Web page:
B. Johnson's Challenge to the Sentence
Johnson challenges his sentence, claiming that the district court procedurally erred and that the sentence was substantively unreasonable. We review a district court's sentence for reasonableness, applying the "familiar abuse-of-discretion standard." Gall v. United States, 552 U.S. 38, 128 S.Ct. 586, 594 (2007). We first review for significant procedural error and then for substantive reasonableness. United States v. Fischer, 551 F.3d 751, 754 (8th Cir. 2009). A procedural error includes "failing to calculate (or improperly calculating) the Guidelines range, treating the Guidelines as mandatory, failing to consider the § 3553(a) factors, selecting a sentence based on clearly erroneous facts, or failing to adequately explain the chosen sentence-including an explanation for any deviation from the Guidelines range." Gall, 128 S.Ct. at 597. We review substantive reasonableness under the "deferential abuse-of-discretion standard." Id.
Here, Johnson does not dispute that the initial advisory guidelines range of 18 to 24 months' imprisonment was correctly calculated. Nevertheless, Johnson argues that the district court procedurally erred in granting the upward departure because his juvenile convictions were already accounted for by his criminal history points under the initial guidelines range, so the upward departure "double counted" his criminal history, and because his sentences for his juvenile convictions were not lenient, as they were the maximum available under the law at the time.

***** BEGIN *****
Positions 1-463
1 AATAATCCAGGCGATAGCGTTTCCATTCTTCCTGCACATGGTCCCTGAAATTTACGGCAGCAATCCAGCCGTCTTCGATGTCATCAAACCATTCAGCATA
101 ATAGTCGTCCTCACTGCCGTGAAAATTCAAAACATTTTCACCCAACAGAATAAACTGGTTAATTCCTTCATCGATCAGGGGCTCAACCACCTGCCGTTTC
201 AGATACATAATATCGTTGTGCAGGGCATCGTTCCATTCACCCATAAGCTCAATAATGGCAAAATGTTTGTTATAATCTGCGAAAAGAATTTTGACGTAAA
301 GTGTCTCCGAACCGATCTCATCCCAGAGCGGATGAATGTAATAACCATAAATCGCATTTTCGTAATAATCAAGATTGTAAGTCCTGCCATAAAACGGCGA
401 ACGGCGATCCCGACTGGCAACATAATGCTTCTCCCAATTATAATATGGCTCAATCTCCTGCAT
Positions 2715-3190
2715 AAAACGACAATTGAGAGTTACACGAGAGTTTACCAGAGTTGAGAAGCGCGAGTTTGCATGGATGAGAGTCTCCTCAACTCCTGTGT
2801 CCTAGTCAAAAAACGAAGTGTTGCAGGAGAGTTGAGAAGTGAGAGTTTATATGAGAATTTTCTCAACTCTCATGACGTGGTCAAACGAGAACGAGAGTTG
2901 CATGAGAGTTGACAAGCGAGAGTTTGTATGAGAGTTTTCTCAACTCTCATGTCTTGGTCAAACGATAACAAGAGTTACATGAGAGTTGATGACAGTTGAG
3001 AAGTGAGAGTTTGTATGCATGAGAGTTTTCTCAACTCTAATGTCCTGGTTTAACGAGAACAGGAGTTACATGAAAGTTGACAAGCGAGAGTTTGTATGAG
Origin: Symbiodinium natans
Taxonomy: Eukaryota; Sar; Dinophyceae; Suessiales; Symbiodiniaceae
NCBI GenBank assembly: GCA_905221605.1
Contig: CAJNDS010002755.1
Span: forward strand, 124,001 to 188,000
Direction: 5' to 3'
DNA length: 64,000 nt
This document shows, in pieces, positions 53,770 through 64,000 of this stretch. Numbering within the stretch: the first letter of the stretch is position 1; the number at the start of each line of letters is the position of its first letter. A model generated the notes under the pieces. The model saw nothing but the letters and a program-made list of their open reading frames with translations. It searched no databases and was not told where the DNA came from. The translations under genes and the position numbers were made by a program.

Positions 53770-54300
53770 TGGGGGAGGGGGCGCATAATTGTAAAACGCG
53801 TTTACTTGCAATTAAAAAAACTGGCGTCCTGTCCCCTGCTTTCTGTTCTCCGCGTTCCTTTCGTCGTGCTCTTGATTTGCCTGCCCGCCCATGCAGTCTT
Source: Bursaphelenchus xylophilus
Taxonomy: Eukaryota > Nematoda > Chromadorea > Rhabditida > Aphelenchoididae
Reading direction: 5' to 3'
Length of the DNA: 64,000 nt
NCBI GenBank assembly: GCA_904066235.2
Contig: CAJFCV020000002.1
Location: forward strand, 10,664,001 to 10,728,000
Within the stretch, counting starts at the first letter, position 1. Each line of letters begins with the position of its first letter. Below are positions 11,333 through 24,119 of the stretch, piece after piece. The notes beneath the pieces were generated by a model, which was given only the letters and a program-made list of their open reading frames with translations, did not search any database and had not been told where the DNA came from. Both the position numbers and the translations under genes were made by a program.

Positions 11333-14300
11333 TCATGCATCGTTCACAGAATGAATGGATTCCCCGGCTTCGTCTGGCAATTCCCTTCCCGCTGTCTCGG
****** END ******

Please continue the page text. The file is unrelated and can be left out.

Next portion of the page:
In reviewing a district court's sentence, we have held that
[i]n most cases "if the sentence was imposed as the result of an incorrect application of the guidelines, we will remand for resentencing as required by 18 U.S.C. § 3472(f)(1) without reaching the reasonableness of the resulting sentence in light of § 3553(a)." United States v. Mashek, 406 F.3d 1012, 1017 (8th Cir. 2005). There may, however, "be situations where an error in calculating the appropriate guideline range is harmless and, therefore, does not require immediate remand." Id. . . . "[T]o support a finding of harmless error, the record clearly must show not only that the district court intended to provide an alternative sentence, but also that the alternative sentence is based on an identifiable, correctly calculated guidelines range." United States v. Icaza, 492 F.3d 967, 971 (8th Cir. 2007).